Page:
The service user’s own liability without fault has also been established in ECC: a person who employs or similarly engages another, is accountable for the causation of legally relevant damage suffered by a third person when the person employed or engaged caused the damage in the course of employment or engagement, and caused the damage intentionally or negligently, or is otherwise accountable for the causation of the damage (article 3:201 (1)).
In LOA § 1054, rules provided for the service user’s liability for a service provider’s delict are independent of fault of the service user. *48 Hence similarities can be found between the liability arising under LOA § 1054 and strict liability. The above-mentioned provision only establishes that the damage must have been caused unlawfully by the service provider but makes no mention of the element of fault of the service provider. According to G. Hager, if the service user’s liability would depend only on unlawfulness of the service provider’s conduct, this would constitute a special, extreme case. *49
The author of this article is of the position that although fault of the service provider is not mentioned expressis verbis in LOA § 1054, the service user’s liability should, as in the provisions of ECC article 3:201 (1), be regarded as requiring the service provider’s liability, i.e. the service provider’s conduct must, in addition to other preconditions of the liability, include fault of the service provider. Hence, the service provider’s conduct should be at least objectively negligent in order to give rise to the service user’s liability. *50 Such a case may lead to a situation in which the service provider does not have any delictual capacity, or to a situation in which it can be exempted from liability due to its subjective characteristics. In the above-described case, the service user will not be liable pursuant to LOA § 1054 but the problem can be resolved through the service user’s liability on the basis of culpability of the organisation (LOA § 1043 et al.). In that case, the service user can be blamed for careless selection of the service provider and then the service user will already be liable on the basis of its own fault.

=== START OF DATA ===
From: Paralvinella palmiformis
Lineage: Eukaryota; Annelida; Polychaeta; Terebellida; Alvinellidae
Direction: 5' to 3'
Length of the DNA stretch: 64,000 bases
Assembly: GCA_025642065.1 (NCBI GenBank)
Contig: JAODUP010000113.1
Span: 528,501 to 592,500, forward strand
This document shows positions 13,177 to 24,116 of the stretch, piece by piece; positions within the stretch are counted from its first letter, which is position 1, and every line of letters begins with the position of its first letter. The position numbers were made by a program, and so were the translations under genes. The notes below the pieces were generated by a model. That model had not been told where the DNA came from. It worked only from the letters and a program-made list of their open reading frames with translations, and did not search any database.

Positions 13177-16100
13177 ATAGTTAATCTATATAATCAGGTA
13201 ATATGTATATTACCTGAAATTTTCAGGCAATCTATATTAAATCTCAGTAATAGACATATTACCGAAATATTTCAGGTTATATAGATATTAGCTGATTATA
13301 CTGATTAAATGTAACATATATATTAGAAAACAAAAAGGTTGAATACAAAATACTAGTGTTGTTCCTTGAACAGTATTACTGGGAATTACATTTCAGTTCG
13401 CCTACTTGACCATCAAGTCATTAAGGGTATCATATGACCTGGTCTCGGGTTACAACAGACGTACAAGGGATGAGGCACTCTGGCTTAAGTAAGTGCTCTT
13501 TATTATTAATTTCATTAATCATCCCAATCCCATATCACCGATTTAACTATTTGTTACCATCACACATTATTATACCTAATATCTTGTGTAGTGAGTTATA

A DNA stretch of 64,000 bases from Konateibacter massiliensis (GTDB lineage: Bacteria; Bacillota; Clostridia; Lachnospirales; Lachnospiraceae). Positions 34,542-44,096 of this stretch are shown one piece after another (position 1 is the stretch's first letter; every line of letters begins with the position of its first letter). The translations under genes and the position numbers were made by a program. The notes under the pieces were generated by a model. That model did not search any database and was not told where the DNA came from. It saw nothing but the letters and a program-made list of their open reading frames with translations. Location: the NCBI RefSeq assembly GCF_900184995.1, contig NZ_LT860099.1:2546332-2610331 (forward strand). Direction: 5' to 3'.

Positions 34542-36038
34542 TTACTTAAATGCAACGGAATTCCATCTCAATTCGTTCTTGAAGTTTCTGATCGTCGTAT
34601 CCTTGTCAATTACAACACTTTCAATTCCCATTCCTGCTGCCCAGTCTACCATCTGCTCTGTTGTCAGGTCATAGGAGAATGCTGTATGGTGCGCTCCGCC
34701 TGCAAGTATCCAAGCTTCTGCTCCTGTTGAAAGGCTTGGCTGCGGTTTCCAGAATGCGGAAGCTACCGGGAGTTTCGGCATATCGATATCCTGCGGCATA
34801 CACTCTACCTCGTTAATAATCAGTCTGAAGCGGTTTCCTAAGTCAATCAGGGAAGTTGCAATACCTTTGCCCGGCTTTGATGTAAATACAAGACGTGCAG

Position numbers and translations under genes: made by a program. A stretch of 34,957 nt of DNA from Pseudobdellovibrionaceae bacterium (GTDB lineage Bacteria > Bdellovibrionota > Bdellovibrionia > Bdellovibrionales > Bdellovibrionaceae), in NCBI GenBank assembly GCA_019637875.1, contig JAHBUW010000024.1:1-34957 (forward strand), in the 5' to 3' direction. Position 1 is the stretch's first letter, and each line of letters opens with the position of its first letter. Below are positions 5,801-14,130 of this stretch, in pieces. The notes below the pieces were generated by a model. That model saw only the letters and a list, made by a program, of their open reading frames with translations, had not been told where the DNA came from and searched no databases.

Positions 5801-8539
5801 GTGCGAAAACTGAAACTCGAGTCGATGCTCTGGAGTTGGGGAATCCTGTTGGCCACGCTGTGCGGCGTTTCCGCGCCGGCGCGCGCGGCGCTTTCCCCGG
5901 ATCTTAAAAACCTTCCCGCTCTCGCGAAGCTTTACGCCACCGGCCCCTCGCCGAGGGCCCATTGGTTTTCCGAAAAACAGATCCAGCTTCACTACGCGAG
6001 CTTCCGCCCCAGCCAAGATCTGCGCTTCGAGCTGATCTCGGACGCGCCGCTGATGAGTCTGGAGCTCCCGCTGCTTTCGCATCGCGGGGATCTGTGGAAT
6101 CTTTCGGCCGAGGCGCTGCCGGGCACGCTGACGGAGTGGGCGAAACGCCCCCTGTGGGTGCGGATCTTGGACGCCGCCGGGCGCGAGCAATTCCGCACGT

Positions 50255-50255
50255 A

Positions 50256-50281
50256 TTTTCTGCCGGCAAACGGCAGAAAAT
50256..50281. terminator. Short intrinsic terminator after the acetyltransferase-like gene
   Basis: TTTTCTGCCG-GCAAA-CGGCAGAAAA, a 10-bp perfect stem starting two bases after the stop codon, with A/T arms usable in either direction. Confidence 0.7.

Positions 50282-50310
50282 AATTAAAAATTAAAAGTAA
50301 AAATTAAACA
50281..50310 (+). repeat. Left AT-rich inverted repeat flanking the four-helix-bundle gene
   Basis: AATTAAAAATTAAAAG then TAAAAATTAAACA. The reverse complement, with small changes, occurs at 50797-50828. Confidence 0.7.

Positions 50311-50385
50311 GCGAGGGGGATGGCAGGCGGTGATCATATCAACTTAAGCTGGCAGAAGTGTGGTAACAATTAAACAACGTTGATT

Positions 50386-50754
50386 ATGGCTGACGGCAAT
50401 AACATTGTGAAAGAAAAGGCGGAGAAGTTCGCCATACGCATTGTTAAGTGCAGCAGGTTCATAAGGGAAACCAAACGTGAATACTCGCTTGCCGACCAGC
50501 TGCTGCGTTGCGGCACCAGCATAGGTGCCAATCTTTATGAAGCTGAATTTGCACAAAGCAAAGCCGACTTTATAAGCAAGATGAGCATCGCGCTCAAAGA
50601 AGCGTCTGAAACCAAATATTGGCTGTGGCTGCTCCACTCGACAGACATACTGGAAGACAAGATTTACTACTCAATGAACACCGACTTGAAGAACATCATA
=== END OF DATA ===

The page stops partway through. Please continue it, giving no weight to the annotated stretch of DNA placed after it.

The author of this article finds it unjustified to resort to the resolution of attributing only the factual conduct of the service provider to the service user and then asking the question of whether such conduct on its part would be wrongful. *51 Recognition of the last-mentioned position would base the service user’s liability on fault under a scheme yet unknown in professional literature. Moreover, such attribution of the, so-to-say, factual conduct may lead to a wrong situation in which the service provider could be blamed for its conduct while the service user could not, and thereby the latter would be unjustifiably exempted from liability. Thus, in the opinion of the author of this article, the application of LOA § 1054 and the service user’s liability should, as in the provisions of ECC article 3:201 (1), require wrongful conduct of the service provider.
In summary, it can be stated that in many countries the so-called parental liability for damage caused by a minor without delictual capacity depends on the parent’s culpability. In LOA, the so-called parental liability has been established independently of culpability. A just result could be achieved by understanding LOA § 1053 (1) similarly to the provisions of ECC, whereby the parents or the guardian will be liable for damage caused by a minor without delictual capacity only if the minor can be objectively blamed for his or her conduct. The author of this article is of the opinion that the guardian’s liability should also include a precondition that the ward can be conventionally or objectively blamed for his or her conduct. With such an approach, the guardian’s liability as provided for by LOA would not be stricter than the liability of a person with a supervision duty as provided for in ECC.
Liability for delicts committed by minors with delictual capacity is, in most countries, based on the culpability of persons with a duty of supervision or upbringing. It would be reasonable to provide for the parents’ liability for delicts committed by persons between 14 and 18 years of age in ECC, similarly to LOA. Under LOA, the liability of a service user should, as in the provisions of ECC 3:201 (1), nevertheless be regarded as requiring the service provider’s liability, i.e. wrongful conduct.
Hence it can be concluded that fault as a precondition for general delictual liability, has a steady role even where a person is liable for a delict committed by another person. Differences can be found particularly as regards the question of whether fault of the tortfeasor or the person responsible for damage or both is required to hold another person liable. The respective rules in ECC are a common part of the positive law of the Member States, a compromise between different methods of resolution. In the improvement and amendment of the analysed provisions of ECC, an approach based on the respective rules in LOA is one of the viable alternatives.